Opera singer ridiculed by ‘sexist’ critics
Der Rosenkavalier is meant to be a comedy, but harsh comments about a ‘dumpy’ performer have generated fury. When did opera critics start caring less about voices and more about looks?
Octavian, a sprightly young nobleman, played by a woman, lies in bed with a married middle-aged princess when in walks a servant with breakfast. The young lover hides behind a curtain, and as one thing leads to another, ends up disguising himself as his sister. As the opera goes on, this female singer, playing a man, pretending to be a woman, gets into a series of comically ludicrous scrapes.
So begins Richard Strauss’s comic opera Der Rosenkavalier. However a new production at the Glyndebourne Festival in Sussex has not left everyone laughing. Various newspaper critics have torn into Tara Erraught, the female singer playing Octavian, for being too ‘stocky’ to play a dashing young aristocrat. Others called her a ‘chubby bundle of puppy-fat’ who is ‘unbelievable, unsightly and unappealing.’
This has encouraged a chorus of condemnation across the opera world. A leading singer responds that looks have nothing to do with singing and the critics show that ‘clearly overt sexism is still rife’, with another expressing her deep disappointment that the reviews are so shallow. ‘The classical world can’t stop fat-shaming people,’ lamented another.
Opera singers have often been large and opera’s most celebrated icon, Pavarotti, was as famous for his physical bulk as he was for his voice. And as the well-known expression says, a show is ‘not over until the fat lady sings.’ Some experts believe that singers need a certain physical bulk to support their powerful voices.
But in recent times operas have become increasingly visual, and some say this has created new demands on the physical appearance of singers. Danielle de Niese is one new star who has said she wants to change opera’s large stereotype. A critic of Erraught’s in the Telegraph says that while opera is 75% singing, an important 25% is appearance, and in this regard, Erraught was badly cast as Octavian.
Yet many say focusing on her looks is totally inappropriate and they are angry that critics could not simply appreciate Erraught for her voice.
Big song and dance
Some of Erraught’s critics continue to defend their opinions. One notes that Octavian is meant to be a tall young man and that ‘fat and thin can be equally beautiful, but one has to make an audience believe.' While the critics’ words were harsh, they simply meant that Erraught did not convince in the part she was playing.
Others completely disagree and say that music is the prime consideration in opera, so Erraught’s size is irrelevant. One study found 87% of girls aged 11-21 already feel women are judged more on appearance than ability. These critics are unlikely to make similar remarks about an overweight man on stage.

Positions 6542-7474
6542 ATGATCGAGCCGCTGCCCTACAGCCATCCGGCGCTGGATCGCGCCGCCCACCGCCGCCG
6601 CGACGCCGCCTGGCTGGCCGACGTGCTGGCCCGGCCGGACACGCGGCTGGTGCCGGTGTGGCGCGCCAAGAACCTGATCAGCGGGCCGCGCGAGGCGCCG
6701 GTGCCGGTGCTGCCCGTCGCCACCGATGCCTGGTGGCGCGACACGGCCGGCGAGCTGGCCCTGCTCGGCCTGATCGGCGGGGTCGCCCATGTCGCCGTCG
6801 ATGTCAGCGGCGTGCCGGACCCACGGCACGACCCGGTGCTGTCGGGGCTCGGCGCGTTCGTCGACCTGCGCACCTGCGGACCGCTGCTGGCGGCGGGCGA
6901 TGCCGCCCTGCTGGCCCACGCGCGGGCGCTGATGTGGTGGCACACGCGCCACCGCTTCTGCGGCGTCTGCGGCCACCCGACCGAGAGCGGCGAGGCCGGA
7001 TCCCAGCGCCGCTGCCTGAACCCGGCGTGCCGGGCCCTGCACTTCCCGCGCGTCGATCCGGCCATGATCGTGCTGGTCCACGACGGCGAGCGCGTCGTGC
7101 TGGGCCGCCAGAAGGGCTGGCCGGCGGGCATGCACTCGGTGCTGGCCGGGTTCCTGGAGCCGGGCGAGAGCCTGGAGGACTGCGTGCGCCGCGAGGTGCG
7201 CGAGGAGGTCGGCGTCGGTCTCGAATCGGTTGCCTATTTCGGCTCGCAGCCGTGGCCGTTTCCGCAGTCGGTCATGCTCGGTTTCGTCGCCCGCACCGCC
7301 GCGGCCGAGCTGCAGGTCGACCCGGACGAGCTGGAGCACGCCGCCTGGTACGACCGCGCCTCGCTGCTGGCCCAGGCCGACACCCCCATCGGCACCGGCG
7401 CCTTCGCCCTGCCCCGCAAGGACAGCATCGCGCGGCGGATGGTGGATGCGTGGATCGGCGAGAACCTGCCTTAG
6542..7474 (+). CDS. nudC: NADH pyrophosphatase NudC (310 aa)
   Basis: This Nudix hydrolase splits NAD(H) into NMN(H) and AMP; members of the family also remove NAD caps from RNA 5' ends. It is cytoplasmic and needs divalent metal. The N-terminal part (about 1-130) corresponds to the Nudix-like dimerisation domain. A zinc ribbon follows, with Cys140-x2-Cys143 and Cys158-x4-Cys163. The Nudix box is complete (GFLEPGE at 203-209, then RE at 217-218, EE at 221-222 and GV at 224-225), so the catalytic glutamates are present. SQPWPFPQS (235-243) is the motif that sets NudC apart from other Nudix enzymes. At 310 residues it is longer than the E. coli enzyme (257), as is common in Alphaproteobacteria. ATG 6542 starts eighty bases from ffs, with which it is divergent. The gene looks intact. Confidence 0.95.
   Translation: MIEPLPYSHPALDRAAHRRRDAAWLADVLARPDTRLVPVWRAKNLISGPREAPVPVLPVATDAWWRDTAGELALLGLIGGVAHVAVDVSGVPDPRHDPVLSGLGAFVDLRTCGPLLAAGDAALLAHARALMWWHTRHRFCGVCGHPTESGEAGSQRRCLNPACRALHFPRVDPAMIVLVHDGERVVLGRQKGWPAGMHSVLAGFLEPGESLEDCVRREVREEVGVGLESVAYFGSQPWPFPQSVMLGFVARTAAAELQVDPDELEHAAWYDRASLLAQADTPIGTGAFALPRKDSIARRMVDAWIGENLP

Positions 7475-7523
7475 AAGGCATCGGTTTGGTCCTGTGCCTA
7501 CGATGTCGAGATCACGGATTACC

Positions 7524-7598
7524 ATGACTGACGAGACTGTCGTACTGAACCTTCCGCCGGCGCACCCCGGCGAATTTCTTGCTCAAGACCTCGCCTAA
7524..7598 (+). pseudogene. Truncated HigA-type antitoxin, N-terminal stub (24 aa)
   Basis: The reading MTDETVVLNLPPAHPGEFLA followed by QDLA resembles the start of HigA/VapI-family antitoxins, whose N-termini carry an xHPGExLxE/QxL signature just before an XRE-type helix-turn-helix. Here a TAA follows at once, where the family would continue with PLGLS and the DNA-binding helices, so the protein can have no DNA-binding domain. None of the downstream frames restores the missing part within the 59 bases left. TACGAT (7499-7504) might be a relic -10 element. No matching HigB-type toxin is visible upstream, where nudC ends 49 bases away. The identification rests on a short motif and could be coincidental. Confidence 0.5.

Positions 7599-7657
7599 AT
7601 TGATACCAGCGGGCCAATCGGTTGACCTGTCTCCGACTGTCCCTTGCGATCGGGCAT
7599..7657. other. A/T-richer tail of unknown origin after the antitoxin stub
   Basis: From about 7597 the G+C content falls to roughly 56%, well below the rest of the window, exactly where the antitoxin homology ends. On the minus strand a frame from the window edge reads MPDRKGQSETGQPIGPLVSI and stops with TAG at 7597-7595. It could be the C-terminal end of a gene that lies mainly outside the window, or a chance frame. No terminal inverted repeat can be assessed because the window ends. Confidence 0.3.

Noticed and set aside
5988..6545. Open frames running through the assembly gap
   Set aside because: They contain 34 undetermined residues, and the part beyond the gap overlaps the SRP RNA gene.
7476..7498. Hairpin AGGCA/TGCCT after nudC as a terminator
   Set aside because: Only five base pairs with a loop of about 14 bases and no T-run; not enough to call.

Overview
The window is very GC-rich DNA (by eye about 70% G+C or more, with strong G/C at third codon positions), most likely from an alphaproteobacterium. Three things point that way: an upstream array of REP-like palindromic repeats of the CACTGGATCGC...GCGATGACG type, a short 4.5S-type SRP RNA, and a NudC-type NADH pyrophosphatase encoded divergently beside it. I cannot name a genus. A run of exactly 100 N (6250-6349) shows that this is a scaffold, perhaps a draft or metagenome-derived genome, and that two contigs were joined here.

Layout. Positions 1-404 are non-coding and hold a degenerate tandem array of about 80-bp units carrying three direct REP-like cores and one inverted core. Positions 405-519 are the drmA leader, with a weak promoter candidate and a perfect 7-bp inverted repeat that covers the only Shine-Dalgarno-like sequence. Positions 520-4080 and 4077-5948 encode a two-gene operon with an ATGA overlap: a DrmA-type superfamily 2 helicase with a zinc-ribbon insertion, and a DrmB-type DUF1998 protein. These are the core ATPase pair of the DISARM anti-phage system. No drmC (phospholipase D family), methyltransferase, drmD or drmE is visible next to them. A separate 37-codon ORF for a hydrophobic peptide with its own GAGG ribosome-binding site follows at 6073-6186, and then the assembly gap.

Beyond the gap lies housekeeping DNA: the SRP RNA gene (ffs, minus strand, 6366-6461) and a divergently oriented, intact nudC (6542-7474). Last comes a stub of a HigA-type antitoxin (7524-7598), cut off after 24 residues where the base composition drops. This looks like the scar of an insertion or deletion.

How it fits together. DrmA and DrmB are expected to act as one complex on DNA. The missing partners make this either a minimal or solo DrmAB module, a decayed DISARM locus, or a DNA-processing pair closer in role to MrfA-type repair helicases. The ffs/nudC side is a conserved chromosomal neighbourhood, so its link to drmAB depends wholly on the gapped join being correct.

- Were the comments of Erraught’s critics inappropriate?
- ‘We will never be able to truly eradicate sexism from society’. Do you agree?
- Form two teams and debate the proposition: ‘Britain in the 21st century is still a deeply sexist place.’
- Using the links in ‘Become an expert’, research the history of opera. What are the major changes in its history?
Some People Say...
“We have lost the ability to judge an artist by their talent. Nowadays, looks are everything.”
What do you think?
Q & A
- I’ve never even been to an opera. Why should I care?
- Even if you find opera inaccessible, the main issue is the debate over whether the opera’s critics were right to focus on appearance. It has implications beyond opera. Susan Boyle, for example, became a popular singer because of her incredible voice, but when she first appeared on a TV talent show, she was mocked for her looks. Most people would say this is wrong.
- Why is Tara Erraught playing a man’s part?
- Many famous operas, particularly in the 18th century, have male parts which can be played by women, as well as men with a high vocal range. When played by women they are known as ‘breeches’ roles. Richard Strauss adored female soprano voices and in Der Rosenkavalier wrote three brilliant parts for them.
- Luciano Pavarotti became one of the most successful tenors of all time over a 45-year career. At his death in 2007, Pavarotti’s estate was valued at over $475m.
- The phrase in full — ‘the opera ain’t over till the fat lady sings’ — means that one should not assume something is certain before it has actually finished.
- Singer Dame Kiri te Kanawa warns that young opera singers today feel pressurised to care more about their looks than their voices. She says singers ‘must have a bit of beef’ in order to help support their diaphragms.
- From 2006, New York’s Metropolitan Opera House started broadcasting HD quality streams on the internet of its performances. Many other opera houses have followed, which has widened its access.
- de Niese thinks the image that everyone in opera is fat is sad. She says she wants the ‘young, cool faces’ of opera to fight the stereotype until ‘people like me’ become ‘synonymous with classical music.’